One of the more amazing things I had the chance to do last week while I was in Yellowstone was to spend some time with park ranger Rick McIntyre who took our band of travel writers out to spot the elusive wolves that now call the park home. I wrote about this experience at length this morning over at Gadling, but definitely wanted to share some thoughts on it here as well, as it was one of those opportunities that rarely come along in your lifetime.
Now don’t get me wrong, it is quite possible to spot wolves in Yellowstone. There are a number of packs that wander the park, and while they are shy when it comes to human attention, a little patience and some sharp eyes, will go a long way. But, having the opportunity to watch them with McIntyre is a completely different experience. He is THE guy in Yellowstone when it comes to tracking and observing what the wolves are up to. As I noted in the Gadling story, the wolves are his life, and he works 10+ hours per day, seven days a week, to keep track of what they are up to. In fact, it has been more than a decade since he has take a day off, and pressed on the topic he sheepishly says, “what else would I do?”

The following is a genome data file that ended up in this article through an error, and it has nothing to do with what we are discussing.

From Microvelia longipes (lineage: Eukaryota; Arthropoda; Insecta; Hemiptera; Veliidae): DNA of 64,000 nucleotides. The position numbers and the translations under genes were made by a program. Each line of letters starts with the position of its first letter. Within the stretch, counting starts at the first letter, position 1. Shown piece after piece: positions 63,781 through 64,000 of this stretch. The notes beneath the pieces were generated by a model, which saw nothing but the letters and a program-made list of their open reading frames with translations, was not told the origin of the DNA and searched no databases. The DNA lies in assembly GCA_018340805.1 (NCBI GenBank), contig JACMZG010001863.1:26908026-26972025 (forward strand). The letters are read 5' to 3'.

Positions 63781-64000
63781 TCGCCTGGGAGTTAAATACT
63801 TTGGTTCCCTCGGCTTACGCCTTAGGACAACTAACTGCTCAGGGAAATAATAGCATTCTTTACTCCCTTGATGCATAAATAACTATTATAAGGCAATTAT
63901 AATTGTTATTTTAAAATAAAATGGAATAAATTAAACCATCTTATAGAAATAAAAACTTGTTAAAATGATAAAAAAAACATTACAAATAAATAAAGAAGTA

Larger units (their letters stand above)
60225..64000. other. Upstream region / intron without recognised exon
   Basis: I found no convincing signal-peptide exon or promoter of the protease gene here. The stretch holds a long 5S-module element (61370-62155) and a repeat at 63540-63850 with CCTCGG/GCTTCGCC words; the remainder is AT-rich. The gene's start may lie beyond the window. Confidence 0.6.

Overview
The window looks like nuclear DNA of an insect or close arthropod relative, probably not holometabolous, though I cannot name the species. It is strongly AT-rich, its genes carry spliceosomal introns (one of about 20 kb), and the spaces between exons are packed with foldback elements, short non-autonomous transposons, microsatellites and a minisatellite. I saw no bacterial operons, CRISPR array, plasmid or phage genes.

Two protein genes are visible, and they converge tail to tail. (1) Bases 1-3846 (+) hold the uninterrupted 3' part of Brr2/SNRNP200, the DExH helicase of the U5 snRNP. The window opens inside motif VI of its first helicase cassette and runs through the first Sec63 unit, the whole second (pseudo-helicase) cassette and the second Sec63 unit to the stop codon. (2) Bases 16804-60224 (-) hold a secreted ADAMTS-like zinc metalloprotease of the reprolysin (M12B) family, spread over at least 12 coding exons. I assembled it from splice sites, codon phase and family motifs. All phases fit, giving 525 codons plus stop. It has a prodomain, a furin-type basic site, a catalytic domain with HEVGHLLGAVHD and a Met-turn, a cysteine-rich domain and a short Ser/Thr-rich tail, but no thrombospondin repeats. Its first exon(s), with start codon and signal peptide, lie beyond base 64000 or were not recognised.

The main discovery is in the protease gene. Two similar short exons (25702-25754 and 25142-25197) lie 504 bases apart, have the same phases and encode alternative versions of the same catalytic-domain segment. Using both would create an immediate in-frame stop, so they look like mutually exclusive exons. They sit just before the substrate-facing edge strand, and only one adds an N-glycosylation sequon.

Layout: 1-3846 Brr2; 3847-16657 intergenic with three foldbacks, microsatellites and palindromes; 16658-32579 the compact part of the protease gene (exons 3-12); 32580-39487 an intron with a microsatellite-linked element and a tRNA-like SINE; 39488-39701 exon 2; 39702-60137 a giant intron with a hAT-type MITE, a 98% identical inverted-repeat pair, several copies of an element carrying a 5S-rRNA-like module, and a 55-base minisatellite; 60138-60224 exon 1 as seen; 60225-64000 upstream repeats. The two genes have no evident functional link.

McIntyre has endless stories about the wolves, and he knows them inside and out. He knows who the wolves were sired by, and he knows their personalities inside and out. He spins endlessly fascinating tales of the politics of the pack, and told us stories about the wolves that only hinted at the intricate dynamic that not only exists inside those packs, but between them as well.
While we sat on an exposed hill, peering through a powerful spotting scope, watching members of the Blacktail Pack on a distant ridge, it was hard not to feel empathy for the wolves. Through Rick’s stories, they ceased to be wild animals wandering Yellowstone, but had instead become characters in a dramatic story that unfolded on a daily basis. It added a unique element to watching them, even from a distance, that makes the experience a lasting one.
If you head out to Yellowstone, and I highly recommend that you do, be sure to take a good pair of binoculars or a spotting scope of your own, and keep your eyes peeled for the wolves. Better yet, watch out for Rick’s yellow Nissan Xterra, as he’s sure to be close by if you spot it. He is always happy to share stories and give some hints on where to find the wolves.
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